Sterling volatility will remain high and there will certainly be unease over the UK policy framework. There will be near-term uncertainty over monetary policy as pressure on the Bank of England to raise interest rates in order to curb inflation will be offset by pressure to maintain support for the economy and financial sector.  Government plans to cut the public debt level should lessen fears over a near-term credit-rating downgrade. Sterling will, however, still be vulnerable to a wider loss of confidence in the European debt markets, especially if risk appetite deteriorates further. Overall, there is still likely to be Sterling losses to near 1.40 against the dollar.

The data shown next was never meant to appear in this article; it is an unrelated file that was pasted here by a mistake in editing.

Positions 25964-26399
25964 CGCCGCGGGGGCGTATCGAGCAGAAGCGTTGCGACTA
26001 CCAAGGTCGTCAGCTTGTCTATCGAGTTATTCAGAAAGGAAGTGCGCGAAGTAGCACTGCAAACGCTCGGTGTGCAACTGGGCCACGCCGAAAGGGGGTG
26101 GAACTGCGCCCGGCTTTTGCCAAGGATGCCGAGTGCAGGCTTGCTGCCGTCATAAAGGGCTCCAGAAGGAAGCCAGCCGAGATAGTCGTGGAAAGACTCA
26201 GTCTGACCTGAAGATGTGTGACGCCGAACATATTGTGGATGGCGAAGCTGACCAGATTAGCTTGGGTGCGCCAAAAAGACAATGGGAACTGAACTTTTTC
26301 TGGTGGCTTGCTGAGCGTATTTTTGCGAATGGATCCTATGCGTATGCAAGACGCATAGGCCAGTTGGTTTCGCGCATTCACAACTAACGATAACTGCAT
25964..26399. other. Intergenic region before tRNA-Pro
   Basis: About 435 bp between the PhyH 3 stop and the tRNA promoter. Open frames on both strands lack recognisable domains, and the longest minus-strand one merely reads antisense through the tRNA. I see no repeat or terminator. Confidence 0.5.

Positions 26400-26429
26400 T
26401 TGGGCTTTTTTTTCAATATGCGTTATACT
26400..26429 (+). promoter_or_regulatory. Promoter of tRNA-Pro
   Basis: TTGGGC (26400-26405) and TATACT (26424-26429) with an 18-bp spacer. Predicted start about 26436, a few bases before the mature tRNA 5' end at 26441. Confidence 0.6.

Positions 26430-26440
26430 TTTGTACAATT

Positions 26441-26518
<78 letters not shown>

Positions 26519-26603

The consumer inflation rate rose to 3.7% for April from 3.4% while the RPI rate rose sharply to 5.3%. as the inflation rate was pushed up by higher taxes and energy costs.

The Bank of England Governor was forced to write a letter to the Chancellor explaining why the inflation rate was more than 1.0% above the 2.0% target rate. In the letter, King stated that the inflation rise should be short-lived and that the bank could act to tighten or loosen policy as required, while the overall impression was that the bank would err on the dovish side over the next few months in order to protect the tentative economic recovery.  

Sterling will struggle to gain any sustained support given pressure on the Bank of England to keep interest rates at very low levels to compensate for aggressive fiscal tightening. Sterling was resilient against the Euro, but it dipped rapidly to lows near 1.43 against the dollar due to widespread US currency gains as risk aversion spiked higher again. The UK currency tested 13-month lows just below 1.4150 on Wednesday before staging a limited corrective recovery. The MPC minutes from the May meeting recorded a 9-0 vote. There were mixed views on the economy by members which will reinforce policy uncertainty.